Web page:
Before the season started, many people (myself included) had it up to here with Mike Pelfrey. (Pause to consider where your own level of "here" is.) Pelf pitched well beyond anyone's expectations in the initial weeks of this season, though, before succumbing to the ineluctable lure of Mr. Tommy John. His absence became even more pronounced when every pitcher who took his place was pretty awful. Since Pelf went down for the season, pitchers throwing in his absence are 0-27 with 97 walks and an ERA of 20 billion.* *(Stats may be inflated by faulty memory and rage.)
Jeremy Hefner looked to be another one of those hapless ersatz Pelfs during his first start, when a rain delay and general not-very-goodness turned a 1-0 Mets lead into an 11-5 debacle. Tonight started out as well as one might expect, allowing a leadoff double to Jimmy Rollins in the top of the first. Rollins moved to third on a sac bunt by Juan Pierre (a very 2012 Phillies play, one that did not meet the Keith Hernandez sniff test), then scored on a wild pitch.
The Mets responded immediately, thanks to a pair of odd plays in the field. Mike Baxter was hit by a pitch from Phillies starter Joe Blanton. Kirk Nieuwenhuis followed with a sinking line drive to center field that Shane Victorino might have been able to snag if he hadn't stumbled on his way in, a misplay that allowed the GKR booth another opportunity to display their baffling and undying love for the Flyin. Hawaiian. ("He really is the best, you guys.") Victorino's boo-boo put runners at the corners, after which David Wright brought in the first Mets run with a single that glanced off the glove of a leaping Rollins. Ike Davis picked a good time for his weekly hit, driving in Kirk and giving the Mets a brief 2-1 lead.
Hefner retired the first two batters in the top of the second, then surrendered a Pepsi Porch homer to feared slugger Brain Schneider. But Blanton continued the game of pitchers' HORSE by allowing a leadoff double to fresh-from-the-farm Omar Quintanilla, and, following a sac bunt from Hefner, an RBI double to Baxter that gave the Mets another lead.
Hefner settled in thereafter, setting the Phils down in order in the top of the third and ceding one harmless single in the fourth. Blanton mirrored him in the bottom of the third, and looked to do the same in the fourth when his plan was foiled by Hefner, of all people. The Philly pitcher offered a first-pitch meatball to his opposite number, obviously thinking Hefner was no threat with the bat. Hefner turned on the get-me-over fastball and planted it in the left field seats, not far from the Acela Club.
So Hefner's first major league hit was not only a home run, but a no doubter to boot. It was also the first homer from a Mets pitcher since Johan Santana went deep against the Reds back in 2010. It was also the first time a Mets pitcher has homered during his rookie year since Paul Wilson did it back in 1996. It was also, even when historically decontextualized, pretty awesome. As a certain radio announcer is fond of saying, "You just can't predict baseball, Suzyn."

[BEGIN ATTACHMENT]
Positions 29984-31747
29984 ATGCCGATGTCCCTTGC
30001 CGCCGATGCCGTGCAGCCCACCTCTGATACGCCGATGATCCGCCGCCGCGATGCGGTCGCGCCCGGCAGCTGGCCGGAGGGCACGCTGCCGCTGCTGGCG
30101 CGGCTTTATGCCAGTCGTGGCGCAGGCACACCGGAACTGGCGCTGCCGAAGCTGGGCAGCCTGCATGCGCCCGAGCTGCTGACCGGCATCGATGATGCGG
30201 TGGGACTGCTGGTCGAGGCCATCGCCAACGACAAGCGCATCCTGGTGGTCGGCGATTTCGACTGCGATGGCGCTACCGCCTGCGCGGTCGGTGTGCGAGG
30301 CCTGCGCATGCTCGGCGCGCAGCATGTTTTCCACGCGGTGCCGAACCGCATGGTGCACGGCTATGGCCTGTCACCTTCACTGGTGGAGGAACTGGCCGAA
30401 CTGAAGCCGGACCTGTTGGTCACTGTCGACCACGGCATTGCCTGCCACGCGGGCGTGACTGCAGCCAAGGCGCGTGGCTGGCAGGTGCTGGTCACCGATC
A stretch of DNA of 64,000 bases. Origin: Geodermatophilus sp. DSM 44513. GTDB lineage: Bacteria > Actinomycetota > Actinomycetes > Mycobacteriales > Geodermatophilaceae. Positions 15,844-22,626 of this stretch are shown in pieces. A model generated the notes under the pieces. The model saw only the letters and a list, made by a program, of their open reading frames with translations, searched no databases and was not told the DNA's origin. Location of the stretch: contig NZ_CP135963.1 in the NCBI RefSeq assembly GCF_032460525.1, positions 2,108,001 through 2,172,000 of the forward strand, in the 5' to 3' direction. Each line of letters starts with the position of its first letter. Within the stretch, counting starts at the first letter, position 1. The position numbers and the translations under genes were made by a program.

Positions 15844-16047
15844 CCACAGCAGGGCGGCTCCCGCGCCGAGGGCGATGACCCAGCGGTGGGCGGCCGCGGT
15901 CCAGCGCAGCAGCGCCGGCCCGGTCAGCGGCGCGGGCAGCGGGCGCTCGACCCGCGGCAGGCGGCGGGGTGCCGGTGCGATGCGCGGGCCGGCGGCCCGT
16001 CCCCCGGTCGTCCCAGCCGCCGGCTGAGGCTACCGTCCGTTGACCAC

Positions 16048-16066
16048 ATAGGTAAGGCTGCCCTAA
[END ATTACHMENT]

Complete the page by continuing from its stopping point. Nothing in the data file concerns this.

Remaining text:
You can, however, predict a regression to the mean. Hefner handled the Phils easily in the top of the fifth, but after the Mets bypassed a scoring opportunity in the bottom half (loading the bases with two outs but getting nothing), Hefner faltered. He walked Pierre to start off the sixth, then allowed a double down the left field line to Hunter Pence. Baxter misplayed the ball as it rolled under the outfield wall padding, which both allowed Pierre to score and Pence to go all the way to third with no outs.
It was around this time that the skies above CitiField began to look like Ghostbusters to the power of SURRENDER DOROTHY. So in the event that the Phils tied things up, there was every chance this official game could be unofficialized real quick. Hefner managed to knuckle down, though, by inducing a grounder to first that was too shallow for Pence to get any ideas of dashing home. He then fanned Victorino and got Placido Polanco to fly out to Baxter, somehow pinning that tying run at third.
The Mets then enlarged their lead to make an inevitable rainout seem much less death-cheating. Quintinilla started off the bottom of the sixth with another double. Terry Collins sent up Scott Hairston to bat in Hefner's place and looked like genius when Hairston belted a two-run blast to left (not far from where Hefner's shot landed). That gave the Mets two longballs from the #9 spot in the order. (See above in re: baseball, predictability in.) Hairston's tater sent Blanton to the showers and brought a visit from ol' friend Raul Valdes, who set the next three Mets down in order.
The Mets' lineup could do nothing against the other Phillies', but it ultimately mattered little. Bobby Parnell threw a drama-free 1-2-3 seventh inning, while Jon Rauch surrendered a leadoff single to Rollins in the top of the eighth just as the rains arrived, but nothing else. Shortly after Rauch et al jogged into the dugout, the heavens opened, forcing the long feared/awaited rain delay, which turned out to be far less formidable than the radar reports made it look. After an hour or so of thumb twiddling and a quick bottom of the eighth, Frank Francisco emerged to get the save, allowing a one-out Victorino single but nothing else. This gave Hefner his first major league win, which also makes him the first pitcher to get his first win and first homer in the same game. Baseball =/= predictable, guys!
So for one night, at least, the Pelf spot held its own. Tomorrow, a rubber match between Lee and Gee. Whee!
Big winners: Jeremy Hefner, +11.4%, Scott Hairston, +11.3%
Big losers: Mike Nickeas, -11.5%, Lucas Duda, -6.9%
Teh aw3s0mest play: Jeremy Hefner solo homer, bottom fourth, +11.3%
Teh sux0rest play: Hunter Pence RBI double, top sixth, -22.2%
Total pitcher WPA: +12.8%
Total batter WPA: +37.2%
GWRBI!: Jeremy Hefner solo homer, bottom fourth